Es Doger consists of coconut milk, condensed milk, diced bread, ketan hitam (black glutinous rice), red tapioca pearls, cassava tapai and flavored syrup that turns the milk pink like rose syrup or cocopandan syrup. Sometimes food coloring is used to turn the milk pink.

This dessert is a specialty of Bandung in West java. Java is an island of Indonesia. Although the dessert is home to Bandung, it’s available nationwide.

Other names in different countries:

  • Maylasia: Ais Bandung

Es campur
Flickr photo by Irvan Tambunan.

Es Campur – Indonesia

Es Campur is similar to Halo Halo. Campur also means “mix”. This treats consists of shaved ice with syrup, condensed milk, cendol (pandan jelly), jackfruit, coconut, tapioca pearls (sago), kolang kaling (palm fruit), cassava tapai, avocado and a variety of fruits.

This is a very versatile dish and many different versions exist. It’s essentially like a fruit salad; there’s no set recipe. Perhaps there are key ingredients added like the shaved ice, condensed milk, syrups, and jelly but there’s nothing set as the traditional way of making it. You can add a mix of ingredients that you like; what makes it Indonesian are the local ingredients that are collectively beloved by Indonesians.

A very similar dessert is common to West Java, Indonesia called by a different name: Es Goyobod.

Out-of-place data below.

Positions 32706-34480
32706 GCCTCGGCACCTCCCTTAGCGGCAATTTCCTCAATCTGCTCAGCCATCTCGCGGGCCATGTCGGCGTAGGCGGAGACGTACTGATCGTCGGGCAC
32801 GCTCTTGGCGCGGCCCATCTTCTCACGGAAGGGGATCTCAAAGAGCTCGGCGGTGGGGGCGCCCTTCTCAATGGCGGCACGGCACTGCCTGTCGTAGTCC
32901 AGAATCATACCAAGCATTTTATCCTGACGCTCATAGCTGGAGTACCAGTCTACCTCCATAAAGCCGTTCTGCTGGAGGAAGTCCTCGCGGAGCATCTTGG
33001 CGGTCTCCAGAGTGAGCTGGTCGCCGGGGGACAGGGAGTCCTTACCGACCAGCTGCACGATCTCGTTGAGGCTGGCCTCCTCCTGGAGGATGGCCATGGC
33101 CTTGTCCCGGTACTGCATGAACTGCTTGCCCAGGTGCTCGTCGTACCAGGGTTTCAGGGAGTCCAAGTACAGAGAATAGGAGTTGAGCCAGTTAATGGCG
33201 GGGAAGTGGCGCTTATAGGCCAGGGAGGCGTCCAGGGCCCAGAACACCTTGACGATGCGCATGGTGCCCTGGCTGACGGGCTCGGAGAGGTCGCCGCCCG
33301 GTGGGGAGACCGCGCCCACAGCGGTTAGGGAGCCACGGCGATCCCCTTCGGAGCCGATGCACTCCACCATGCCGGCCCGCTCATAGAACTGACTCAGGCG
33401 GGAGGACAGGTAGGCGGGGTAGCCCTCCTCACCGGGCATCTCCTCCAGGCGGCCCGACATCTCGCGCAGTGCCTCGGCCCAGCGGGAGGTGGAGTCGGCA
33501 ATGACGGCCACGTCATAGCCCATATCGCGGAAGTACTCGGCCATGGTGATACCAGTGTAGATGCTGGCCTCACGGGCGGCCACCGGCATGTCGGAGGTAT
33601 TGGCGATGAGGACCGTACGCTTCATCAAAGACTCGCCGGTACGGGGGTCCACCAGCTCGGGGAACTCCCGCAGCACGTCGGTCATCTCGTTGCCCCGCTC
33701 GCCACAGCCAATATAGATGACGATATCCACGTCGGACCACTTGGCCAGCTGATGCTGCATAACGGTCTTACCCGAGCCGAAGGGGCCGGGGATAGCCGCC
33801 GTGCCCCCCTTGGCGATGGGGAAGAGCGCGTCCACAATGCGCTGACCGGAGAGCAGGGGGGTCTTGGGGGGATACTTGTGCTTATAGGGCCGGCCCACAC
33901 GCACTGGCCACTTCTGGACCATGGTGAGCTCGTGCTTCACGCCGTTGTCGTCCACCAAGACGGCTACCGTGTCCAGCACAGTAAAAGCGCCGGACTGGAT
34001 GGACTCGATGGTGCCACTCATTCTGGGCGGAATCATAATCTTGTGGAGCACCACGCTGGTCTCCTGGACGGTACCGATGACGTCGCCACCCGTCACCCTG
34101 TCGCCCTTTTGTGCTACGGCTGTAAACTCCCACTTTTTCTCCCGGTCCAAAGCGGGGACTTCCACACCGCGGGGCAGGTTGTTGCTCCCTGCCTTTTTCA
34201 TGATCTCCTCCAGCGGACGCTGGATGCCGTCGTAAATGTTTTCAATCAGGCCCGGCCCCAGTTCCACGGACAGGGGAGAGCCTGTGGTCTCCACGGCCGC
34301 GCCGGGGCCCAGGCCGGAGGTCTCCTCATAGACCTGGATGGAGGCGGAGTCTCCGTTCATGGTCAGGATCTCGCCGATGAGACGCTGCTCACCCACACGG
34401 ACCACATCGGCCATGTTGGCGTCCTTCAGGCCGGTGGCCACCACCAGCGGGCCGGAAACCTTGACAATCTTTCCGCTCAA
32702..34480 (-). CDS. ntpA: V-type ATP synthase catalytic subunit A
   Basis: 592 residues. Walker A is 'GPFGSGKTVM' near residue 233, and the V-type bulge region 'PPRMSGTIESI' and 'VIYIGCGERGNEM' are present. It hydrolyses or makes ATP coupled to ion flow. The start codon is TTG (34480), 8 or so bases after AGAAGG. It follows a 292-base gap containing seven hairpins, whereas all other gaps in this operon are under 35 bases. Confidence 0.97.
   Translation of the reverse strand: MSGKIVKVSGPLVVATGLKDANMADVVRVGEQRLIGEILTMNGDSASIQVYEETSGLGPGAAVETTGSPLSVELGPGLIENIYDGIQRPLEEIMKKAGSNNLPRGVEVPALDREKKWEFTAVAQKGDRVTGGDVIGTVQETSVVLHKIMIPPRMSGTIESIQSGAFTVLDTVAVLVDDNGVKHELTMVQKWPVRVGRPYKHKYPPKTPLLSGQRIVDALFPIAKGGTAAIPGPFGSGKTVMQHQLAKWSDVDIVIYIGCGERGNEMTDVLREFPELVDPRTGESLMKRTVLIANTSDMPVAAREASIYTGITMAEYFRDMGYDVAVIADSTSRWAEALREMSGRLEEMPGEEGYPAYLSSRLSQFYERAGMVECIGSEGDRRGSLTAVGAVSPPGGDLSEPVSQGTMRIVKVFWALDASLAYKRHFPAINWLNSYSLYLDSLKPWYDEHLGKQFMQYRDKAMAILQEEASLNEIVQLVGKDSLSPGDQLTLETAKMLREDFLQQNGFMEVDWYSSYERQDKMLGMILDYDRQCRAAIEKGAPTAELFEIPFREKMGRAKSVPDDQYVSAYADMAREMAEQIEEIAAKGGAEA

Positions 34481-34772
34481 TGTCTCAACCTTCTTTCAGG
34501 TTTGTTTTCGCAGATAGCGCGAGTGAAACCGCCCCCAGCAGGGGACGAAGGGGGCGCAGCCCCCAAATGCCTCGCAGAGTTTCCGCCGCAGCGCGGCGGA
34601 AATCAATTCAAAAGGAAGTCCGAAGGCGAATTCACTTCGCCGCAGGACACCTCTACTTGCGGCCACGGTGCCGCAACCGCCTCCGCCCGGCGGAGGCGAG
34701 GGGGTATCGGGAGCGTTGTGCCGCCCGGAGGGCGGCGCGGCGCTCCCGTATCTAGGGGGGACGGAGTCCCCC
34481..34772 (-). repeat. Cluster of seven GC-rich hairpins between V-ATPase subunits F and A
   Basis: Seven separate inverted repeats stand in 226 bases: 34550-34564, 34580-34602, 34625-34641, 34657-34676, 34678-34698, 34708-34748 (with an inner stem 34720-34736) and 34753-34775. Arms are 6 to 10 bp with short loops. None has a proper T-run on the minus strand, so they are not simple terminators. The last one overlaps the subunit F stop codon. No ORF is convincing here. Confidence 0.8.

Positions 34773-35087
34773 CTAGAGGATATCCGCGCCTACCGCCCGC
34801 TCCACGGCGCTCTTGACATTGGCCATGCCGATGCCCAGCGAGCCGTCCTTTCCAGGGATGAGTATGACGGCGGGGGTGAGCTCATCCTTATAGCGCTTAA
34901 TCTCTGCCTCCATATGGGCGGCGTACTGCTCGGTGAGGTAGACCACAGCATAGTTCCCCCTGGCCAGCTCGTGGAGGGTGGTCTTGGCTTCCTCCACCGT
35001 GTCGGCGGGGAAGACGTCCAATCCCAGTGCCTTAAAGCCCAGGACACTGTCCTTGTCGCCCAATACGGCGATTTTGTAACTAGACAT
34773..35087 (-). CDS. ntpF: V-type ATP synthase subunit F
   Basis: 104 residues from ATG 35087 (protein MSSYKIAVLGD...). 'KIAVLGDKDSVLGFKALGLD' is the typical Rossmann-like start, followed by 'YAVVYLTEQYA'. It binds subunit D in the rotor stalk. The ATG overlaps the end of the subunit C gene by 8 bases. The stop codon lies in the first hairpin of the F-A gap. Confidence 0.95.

Other names in different countries:

  • Maylasia: Ais Cendol
  • Singapore: Chendol

  • West Java, Indonesia: Es Goyobod
Ais Kacang!
Flickr photo by Carol Schaffer.

Ais Kacang / ABC – Malaysia

Ais Kacang or ABC (Air Batu Campur) is Malaysian shaved ice. ABC can vary but like other shaved ice flavored syrups, condensed milk, evaporated milk, coconut milk, fruit, nuts, sweetened beans and jellies are used. For ABC the unique available ingredients are red beanssweet corn, palm seed, grass jelly, roasted peanuts, palm sugar syrup, ice cream, durian, sarsi syrup, agar agar, chocolate syrup, cendol, rose syrup, aloe veranata de coco. Common ingredients are:

  • Roasted Peanuts
  • Palm Seed
  • Agar Agar Cubes
  • Grass Jelly
  • Red Beans
  • Sweet Corn

Other names in different countries:

  • Singapore: Ice Kachang

See a missing treat? Please comment so I can add it!

Share your thoughts!